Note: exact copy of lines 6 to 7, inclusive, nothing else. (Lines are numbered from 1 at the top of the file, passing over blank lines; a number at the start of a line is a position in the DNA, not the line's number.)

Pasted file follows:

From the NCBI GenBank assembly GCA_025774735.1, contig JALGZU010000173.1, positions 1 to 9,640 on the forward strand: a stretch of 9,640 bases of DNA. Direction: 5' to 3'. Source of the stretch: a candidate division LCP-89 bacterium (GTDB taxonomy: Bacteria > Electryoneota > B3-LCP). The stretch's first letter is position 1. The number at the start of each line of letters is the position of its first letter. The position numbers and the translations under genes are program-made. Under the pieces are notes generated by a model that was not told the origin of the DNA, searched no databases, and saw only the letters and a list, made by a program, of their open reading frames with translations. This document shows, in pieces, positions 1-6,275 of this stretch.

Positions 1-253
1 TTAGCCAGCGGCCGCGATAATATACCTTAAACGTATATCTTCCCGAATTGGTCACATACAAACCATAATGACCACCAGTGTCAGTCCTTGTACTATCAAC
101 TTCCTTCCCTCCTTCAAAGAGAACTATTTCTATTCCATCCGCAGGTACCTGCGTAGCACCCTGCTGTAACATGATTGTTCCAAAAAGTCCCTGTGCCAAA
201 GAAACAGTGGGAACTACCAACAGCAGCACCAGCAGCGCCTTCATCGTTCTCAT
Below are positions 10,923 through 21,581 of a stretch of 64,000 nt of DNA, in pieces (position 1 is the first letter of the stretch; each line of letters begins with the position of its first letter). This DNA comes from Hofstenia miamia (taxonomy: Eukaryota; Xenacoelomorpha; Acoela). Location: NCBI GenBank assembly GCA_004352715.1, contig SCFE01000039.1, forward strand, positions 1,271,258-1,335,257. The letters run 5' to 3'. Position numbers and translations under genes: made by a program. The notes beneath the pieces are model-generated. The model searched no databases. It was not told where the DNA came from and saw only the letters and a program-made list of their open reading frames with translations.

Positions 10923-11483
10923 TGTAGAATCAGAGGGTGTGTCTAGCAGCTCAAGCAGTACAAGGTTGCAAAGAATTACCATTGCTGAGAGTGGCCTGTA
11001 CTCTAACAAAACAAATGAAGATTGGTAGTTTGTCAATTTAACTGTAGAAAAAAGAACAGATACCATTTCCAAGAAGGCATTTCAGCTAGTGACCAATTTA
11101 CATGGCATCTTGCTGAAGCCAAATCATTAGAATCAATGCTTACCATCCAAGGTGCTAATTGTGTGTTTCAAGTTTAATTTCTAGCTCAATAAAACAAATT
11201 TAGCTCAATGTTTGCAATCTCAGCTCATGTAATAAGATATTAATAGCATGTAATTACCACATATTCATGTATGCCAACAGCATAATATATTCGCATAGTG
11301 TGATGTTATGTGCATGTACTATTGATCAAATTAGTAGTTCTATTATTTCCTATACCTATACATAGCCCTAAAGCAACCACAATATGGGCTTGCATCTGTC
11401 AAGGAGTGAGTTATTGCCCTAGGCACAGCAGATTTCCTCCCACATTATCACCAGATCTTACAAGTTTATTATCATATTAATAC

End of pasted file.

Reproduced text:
Below are positions 10,923 through 21,581 of a stretch of 64,000 nt of DNA, in pieces (position 1 is the first letter of the stretch; each line of letters begins with the position of its first letter). This DNA comes from Hofstenia miamia (taxonomy: Eukaryota; Xenacoelomorpha; Acoela). Location: NCBI GenBank assembly GCA_004352715.1, contig SCFE01000039.1, forward strand, positions 1,271,258-1,335,257. The letters run 5' to 3'. Position numbers and translations under genes: made by a program. The notes beneath the pieces are model-generated. The model searched no databases. It was not told where the DNA came from and saw only the letters and a program-made list of their open reading frames with translations.

Positions 10923-11483